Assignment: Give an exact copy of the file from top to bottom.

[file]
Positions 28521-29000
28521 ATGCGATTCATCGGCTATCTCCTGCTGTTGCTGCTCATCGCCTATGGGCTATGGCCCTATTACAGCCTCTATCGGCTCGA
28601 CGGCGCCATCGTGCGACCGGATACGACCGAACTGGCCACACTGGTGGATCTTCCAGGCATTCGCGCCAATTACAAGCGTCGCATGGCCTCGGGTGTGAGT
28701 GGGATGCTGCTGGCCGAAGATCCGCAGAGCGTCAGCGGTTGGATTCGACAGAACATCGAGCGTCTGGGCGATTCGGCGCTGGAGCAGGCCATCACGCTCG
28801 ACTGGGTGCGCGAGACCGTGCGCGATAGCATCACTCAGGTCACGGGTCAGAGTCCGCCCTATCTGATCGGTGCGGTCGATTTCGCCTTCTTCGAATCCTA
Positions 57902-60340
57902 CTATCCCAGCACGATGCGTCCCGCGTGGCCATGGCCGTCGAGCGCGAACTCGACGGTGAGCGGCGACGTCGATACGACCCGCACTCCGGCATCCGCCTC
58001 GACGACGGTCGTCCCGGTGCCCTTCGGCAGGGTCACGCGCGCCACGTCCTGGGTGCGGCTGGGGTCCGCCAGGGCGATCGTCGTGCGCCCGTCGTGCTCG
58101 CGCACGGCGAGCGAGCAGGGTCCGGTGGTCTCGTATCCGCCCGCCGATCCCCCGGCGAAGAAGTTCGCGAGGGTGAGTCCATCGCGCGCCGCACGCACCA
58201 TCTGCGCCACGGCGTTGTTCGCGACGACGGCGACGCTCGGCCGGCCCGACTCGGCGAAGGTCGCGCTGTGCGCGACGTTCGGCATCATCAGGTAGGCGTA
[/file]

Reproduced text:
Positions 28521-29000
28521 ATGCGATTCATCGGCTATCTCCTGCTGTTGCTGCTCATCGCCTATGGGCTATGGCCCTATTACAGCCTCTATCGGCTCGA
28601 CGGCGCCATCGTGCGACCGGATACGACCGAACTGGCCACACTGGTGGATCTTCCAGGCATTCGCGCCAATTACAAGCGTCGCATGGCCTCGGGTGTGAGT
28701 GGGATGCTGCTGGCCGAAGATCCGCAGAGCGTCAGCGGTTGGATTCGACAGAACATCGAGCGTCTGGGCGATTCGGCGCTGGAGCAGGCCATCACGCTCG
28801 ACTGGGTGCGCGAGACCGTGCGCGATAGCATCACTCAGGTCACGGGTCAGAGTCCGCCCTATCTGATCGGTGCGGTCGATTTCGCCTTCTTCGAATCCTA
Positions 57902-60340
57902 CTATCCCAGCACGATGCGTCCCGCGTGGCCATGGCCGTCGAGCGCGAACTCGACGGTGAGCGGCGACGTCGATACGACCCGCACTCCGGCATCCGCCTC
58001 GACGACGGTCGTCCCGGTGCCCTTCGGCAGGGTCACGCGCGCCACGTCCTGGGTGCGGCTGGGGTCCGCCAGGGCGATCGTCGTGCGCCCGTCGTGCTCG
58101 CGCACGGCGAGCGAGCAGGGTCCGGTGGTCTCGTATCCGCCCGCCGATCCCCCGGCGAAGAAGTTCGCGAGGGTGAGTCCATCGCGCGCCGCACGCACCA
58201 TCTGCGCCACGGCGTTGTTCGCGACGACGGCGACGCTCGGCCGGCCCGACTCGGCGAAGGTCGCGCTGTGCGCGACGTTCGGCATCATCAGGTAGGCGTA